Fire Families

There's no doubt that the sacrifice made by firefighters' families, or fire families, is substantial. The absence of their firefighter is keenly felt, yet over time, many fire families establish their own rituals and rhythms around the complex schedule of their firefighter. A unique bond develops within a fire family, and they also hold strong connections with fellow fire families, sharing the same schedule, attending similar events, and facing challenges that they can all identify with. The community within the fire department, composed of numerous families, is resilient, forged by the shared experiences only firefighters and their families can comprehend.

Community is crucial to the human experience. Throughout history, it has been proven time and time again that we thrive together. From small to large scale, we need others for support, encouragement, mentorship, and fellowship. Isolation fuels negative cycles, depression, and hinders growth. Perhaps the most fervent example of community is that of firefighters and their families.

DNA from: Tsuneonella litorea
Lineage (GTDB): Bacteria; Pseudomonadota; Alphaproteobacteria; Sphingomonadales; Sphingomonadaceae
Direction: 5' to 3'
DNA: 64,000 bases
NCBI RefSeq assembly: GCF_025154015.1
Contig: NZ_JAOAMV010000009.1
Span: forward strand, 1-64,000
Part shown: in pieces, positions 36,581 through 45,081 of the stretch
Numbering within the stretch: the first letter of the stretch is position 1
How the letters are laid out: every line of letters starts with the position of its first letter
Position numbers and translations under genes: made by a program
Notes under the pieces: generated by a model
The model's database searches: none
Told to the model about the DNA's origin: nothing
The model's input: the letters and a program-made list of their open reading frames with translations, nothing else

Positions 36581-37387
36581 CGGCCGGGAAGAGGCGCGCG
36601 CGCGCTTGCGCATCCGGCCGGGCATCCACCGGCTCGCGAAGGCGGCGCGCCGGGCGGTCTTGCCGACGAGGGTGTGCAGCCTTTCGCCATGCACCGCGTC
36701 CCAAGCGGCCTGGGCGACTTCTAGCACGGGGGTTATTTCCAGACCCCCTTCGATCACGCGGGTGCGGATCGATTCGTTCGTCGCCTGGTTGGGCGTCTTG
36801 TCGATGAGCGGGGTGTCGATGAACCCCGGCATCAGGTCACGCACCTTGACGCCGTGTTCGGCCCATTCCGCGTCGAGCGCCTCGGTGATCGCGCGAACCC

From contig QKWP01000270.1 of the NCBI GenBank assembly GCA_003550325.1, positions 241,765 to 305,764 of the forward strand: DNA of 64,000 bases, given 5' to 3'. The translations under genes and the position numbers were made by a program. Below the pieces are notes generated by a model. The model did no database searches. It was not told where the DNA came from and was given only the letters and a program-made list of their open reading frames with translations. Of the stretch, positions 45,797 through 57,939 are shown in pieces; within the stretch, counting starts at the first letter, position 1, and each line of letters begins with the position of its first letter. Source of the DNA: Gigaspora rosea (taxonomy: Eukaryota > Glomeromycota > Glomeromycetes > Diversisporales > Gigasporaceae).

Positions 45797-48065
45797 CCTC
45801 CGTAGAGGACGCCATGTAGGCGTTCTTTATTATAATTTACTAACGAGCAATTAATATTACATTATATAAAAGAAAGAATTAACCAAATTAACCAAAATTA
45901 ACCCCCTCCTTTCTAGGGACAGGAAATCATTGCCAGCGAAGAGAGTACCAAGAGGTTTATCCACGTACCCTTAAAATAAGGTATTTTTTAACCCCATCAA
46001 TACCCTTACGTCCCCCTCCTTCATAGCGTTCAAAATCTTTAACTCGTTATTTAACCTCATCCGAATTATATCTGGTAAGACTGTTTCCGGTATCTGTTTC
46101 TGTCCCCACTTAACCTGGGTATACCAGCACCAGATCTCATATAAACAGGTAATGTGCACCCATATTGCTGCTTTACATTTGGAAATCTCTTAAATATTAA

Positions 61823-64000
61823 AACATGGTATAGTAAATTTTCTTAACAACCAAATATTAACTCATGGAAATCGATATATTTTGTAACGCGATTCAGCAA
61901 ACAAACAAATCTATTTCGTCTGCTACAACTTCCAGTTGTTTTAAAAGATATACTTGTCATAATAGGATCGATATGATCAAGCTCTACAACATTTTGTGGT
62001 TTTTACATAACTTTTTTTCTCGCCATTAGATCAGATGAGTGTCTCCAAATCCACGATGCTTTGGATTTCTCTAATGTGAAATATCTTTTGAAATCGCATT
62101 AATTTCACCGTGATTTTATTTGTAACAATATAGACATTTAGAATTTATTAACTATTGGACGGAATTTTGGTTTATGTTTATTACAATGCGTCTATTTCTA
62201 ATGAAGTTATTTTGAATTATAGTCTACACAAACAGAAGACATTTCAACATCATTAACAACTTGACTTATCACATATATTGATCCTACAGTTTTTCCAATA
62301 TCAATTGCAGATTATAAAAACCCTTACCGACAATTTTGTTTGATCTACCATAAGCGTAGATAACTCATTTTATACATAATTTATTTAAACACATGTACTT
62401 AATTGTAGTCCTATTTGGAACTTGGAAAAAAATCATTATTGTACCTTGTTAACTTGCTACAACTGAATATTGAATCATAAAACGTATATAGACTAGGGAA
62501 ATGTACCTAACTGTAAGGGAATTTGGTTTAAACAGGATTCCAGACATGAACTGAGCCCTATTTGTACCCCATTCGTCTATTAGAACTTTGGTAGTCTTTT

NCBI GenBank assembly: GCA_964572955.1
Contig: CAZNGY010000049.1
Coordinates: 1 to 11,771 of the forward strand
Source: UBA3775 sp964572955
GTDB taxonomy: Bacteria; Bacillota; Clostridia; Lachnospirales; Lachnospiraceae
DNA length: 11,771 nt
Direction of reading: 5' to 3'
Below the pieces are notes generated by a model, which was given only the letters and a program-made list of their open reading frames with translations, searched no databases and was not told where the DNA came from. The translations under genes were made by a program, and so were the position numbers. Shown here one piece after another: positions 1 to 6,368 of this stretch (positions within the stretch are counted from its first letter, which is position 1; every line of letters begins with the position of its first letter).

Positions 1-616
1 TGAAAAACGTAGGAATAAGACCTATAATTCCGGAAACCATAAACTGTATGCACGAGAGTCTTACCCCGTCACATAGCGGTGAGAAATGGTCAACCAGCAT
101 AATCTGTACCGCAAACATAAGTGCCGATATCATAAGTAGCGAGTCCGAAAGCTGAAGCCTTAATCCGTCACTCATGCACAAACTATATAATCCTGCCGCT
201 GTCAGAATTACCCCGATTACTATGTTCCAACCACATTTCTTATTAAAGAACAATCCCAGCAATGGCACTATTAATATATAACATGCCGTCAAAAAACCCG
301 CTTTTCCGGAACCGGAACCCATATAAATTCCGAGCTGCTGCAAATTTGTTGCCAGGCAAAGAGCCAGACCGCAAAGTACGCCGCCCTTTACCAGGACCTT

Through one fire wife’s perspective, she says, “There was definitely an adjustment period after getting married, and especially once we had kids. The shift schedule, the last-minute overtime, the toll that it can take on his mental health, and the importance of keeping active and openly communicating. I would say it took a solid few years until everyone got in the groove. It hurts a little less in some ways, hurts a little more in others, every time my husband leaves for a shift or gets called in for overtime. Now when he is gone for 24-48 hours, we go into 'shift mode' and have our own way of doing things while the big guy is at work. When he’s back, we go back into 'complete family mode.' We know what to do now, but he is still missed. I think now my biggest concern is making sure he knows he's an integral part of the family. Sometimes he can be gone so much that he feels it's hard to fit back in when he's home. It's hard to see him feel this way, but that's why I try to take the kids to the station to see him, or bring the crew dessert, or text him photos of what we're up to all day so he feels like he's in the loop. Once he's home he is #1 dad and also helps me take a break by doing fun things with the kids. With my husband’s unique schedule, yes, he is gone a lot, but that also allows us to spend more time together, not just weekends. In a way, I prefer this schedule compared to a nine-to-five. Our kids are still young, but I used to worry that they would feel a certain way when their dad wasn’t able to come to events, or missed holidays because of work. The kids don't know any other childhood though, they know dad goes to work and sleeps there, he helps people when they’re in trouble, and we visit him every shift we can. Their hero really is their dad and I love that my kids are growing up within the firefighter community. Honestly, I feel very fortunate."